One of the keys to this success was starting with a standard manufacturing process. Glover suggests that for viral vector-based therapeutics, such as this vaccine, 80% of the manufacturing process is standard—the same no matter what the product—and the remaining 20% needs to be tailored. “The process can vary in several ways,” explains Glover. “For example, on the upstream, each process will rely on different cell lines, each of which may have slightly different growth rates, which will drive different feeding strategies. On the downstream side, viral vector products will vary in their physical properties and so require optimization of each downstream step to affect stability and ability to be concentrated. Finally, different products will need to be put into different concentrations for administration to patients, [which] has to be customized to each process.”
With Pall’s standard manufacturing process and the University of Oxford’s research as starting points, the consortium collaborated to optimize the process. “Decisions around the process were data-driven, based on initial pilot scale runs done by the University of Oxford,” notes Glover. “This process was then recreated by the Pall team at our Process Development Services laboratory in Portsmouth, UK, and developed into a small-scale process. [The process] was designed as a scaled-down model of a commercial process, and it allowed us to determine the specific parameters that would work at larger scale. Following successful runs at the small scale, we then did commercial runs to ensure the process was fit for purpose, before transferring that process to the various contract manufacturing organizations (CMOs). It’s important to note that the whole time we were doing these scale-up runs, we were constantly collecting data that helped with filing of the CMC [chemistry, manufacturing, and controls] section for the regulatory authorities.”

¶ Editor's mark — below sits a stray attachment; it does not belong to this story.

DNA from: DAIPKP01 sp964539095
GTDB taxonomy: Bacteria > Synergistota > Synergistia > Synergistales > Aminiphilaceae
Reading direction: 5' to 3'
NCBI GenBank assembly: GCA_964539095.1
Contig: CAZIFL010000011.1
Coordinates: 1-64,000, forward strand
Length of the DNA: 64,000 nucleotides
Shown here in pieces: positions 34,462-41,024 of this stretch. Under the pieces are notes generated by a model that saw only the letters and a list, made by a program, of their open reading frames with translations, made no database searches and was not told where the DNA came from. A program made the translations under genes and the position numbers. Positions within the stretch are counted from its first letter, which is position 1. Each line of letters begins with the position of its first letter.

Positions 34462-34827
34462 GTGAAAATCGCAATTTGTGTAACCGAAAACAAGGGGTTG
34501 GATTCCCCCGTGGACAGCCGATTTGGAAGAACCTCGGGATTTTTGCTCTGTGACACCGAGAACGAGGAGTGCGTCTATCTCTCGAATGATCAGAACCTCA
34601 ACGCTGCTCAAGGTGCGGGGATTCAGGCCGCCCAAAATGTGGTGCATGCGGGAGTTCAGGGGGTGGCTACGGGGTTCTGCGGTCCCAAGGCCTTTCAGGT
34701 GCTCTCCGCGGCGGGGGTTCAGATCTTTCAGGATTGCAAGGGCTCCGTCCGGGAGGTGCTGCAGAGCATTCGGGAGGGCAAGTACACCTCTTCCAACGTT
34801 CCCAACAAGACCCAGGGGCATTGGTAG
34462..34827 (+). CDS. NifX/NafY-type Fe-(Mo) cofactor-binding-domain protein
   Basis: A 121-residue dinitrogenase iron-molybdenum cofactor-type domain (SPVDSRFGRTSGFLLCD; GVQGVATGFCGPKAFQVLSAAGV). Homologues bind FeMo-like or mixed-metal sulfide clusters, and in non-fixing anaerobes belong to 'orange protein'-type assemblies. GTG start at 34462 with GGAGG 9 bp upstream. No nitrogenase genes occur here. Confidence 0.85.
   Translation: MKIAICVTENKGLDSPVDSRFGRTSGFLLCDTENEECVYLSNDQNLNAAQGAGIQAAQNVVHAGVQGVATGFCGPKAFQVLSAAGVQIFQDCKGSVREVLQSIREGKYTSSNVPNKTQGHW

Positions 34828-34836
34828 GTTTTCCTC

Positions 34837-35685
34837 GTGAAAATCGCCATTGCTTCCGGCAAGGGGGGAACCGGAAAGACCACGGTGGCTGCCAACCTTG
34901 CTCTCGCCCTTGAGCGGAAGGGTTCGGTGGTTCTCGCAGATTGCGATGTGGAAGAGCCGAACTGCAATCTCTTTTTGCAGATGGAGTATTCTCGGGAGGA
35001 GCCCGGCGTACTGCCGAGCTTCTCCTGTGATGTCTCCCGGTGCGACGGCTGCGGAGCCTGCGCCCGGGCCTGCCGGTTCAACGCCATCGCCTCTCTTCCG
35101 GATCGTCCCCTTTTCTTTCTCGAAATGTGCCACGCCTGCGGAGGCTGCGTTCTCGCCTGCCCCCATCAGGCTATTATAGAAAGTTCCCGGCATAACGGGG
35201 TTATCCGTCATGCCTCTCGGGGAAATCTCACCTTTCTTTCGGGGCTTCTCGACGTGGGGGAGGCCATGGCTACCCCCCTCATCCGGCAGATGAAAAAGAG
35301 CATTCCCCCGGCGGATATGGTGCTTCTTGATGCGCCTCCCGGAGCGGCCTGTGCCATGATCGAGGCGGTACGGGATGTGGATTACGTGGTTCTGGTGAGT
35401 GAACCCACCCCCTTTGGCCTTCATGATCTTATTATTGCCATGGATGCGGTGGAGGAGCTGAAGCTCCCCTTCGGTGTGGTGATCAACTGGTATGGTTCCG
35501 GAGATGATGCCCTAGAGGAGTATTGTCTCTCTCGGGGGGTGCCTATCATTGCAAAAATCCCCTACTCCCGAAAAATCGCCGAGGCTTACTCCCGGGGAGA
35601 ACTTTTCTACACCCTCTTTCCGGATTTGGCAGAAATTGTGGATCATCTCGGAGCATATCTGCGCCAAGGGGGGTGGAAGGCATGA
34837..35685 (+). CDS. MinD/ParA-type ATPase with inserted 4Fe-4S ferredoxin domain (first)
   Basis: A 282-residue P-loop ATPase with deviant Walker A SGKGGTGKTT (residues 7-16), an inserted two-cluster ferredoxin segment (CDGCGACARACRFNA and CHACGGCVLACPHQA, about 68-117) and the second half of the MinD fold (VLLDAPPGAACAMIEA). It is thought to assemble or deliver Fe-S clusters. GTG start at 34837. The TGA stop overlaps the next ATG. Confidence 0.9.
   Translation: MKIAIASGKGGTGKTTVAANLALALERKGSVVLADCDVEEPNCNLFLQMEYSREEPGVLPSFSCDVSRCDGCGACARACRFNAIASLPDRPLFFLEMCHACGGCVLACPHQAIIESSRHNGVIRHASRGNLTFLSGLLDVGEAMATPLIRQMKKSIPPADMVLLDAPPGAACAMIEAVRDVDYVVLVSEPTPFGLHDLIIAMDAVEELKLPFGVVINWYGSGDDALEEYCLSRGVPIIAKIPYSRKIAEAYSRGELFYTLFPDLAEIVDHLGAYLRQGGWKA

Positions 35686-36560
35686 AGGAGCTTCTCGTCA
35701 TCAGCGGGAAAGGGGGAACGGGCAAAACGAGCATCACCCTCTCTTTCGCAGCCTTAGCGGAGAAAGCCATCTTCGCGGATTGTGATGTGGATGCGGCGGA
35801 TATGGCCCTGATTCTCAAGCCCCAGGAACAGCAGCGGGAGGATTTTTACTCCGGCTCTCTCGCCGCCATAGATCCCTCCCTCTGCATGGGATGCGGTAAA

Because rapid scale up to high volumes of commercial product were needed, AstraZeneca called on multiple CMOs for production. Glover notes that, through the consortium, the CMOs worked to each use as similar a process as possible, which simplified the supply chain for equipment and raw materials.
A challenge Pall faced was supplying equipment in the short time that was required to set up the manufacturing process. “We did this by working very closely with our manufacturing sites and manufacturing some units at risk in order to compress timelines,” says Glover.
Another challenge addressed by a team of 20 that Pall had dedicated to the project was tech transfer. “Ensuring that the process is well characterized is critical for a smooth tech transfer. Given that speed was critical in the case of COVID-19 vaccines, we sent Pall personnel who were involved in the process development onsite to the CMOs for their initial runs to make sure that everything went smoothly,” reports Glover.
In addition to the efforts of Pall personnel, keys to the record speed of process development included “a combination of ground-breaking innovation, secure funding streams, relentless effort from some of the greatest scientific minds on the planet and, crucially, a consortium-wide commitment to the principles of lean process development and production,” concludes Glover.
Although different ways of collaborating are being employed, the need for a growing body of experts with the knowledge and ability to move manufacturing processes into commercialization is crucial for all. The rapid growth of the cell and gene therapy industry, as well as biopharmaceutical manufacturing for COVID-19 vaccines and therapies, is creating a greater need for training and education as companies add staff who need to learn how to use the equipment.
For new therapeutics, equipment suppliers play a crucial role because of their detailed knowledge of process technologies. “Unlike more established therapeutics like monoclonal antibodies, with many of the novel therapeutics, such as viral vectors, there is not yet a critical mass of knowledge on how to design and run large-scale commercial processes,” notes Glover. “Over time, manufacturers will have much greater expertise on their specific therapeutic and manufacturing process, but even then, they [can benefit from] the depth of knowledge that we have as an equipment supplier. This [knowledge] is why we build long-term partnerships with customers in this space, because we can add real value to them throughout the whole process.”
Jennifer Markarian is manufacturing editor at Pharmaceutical Technology.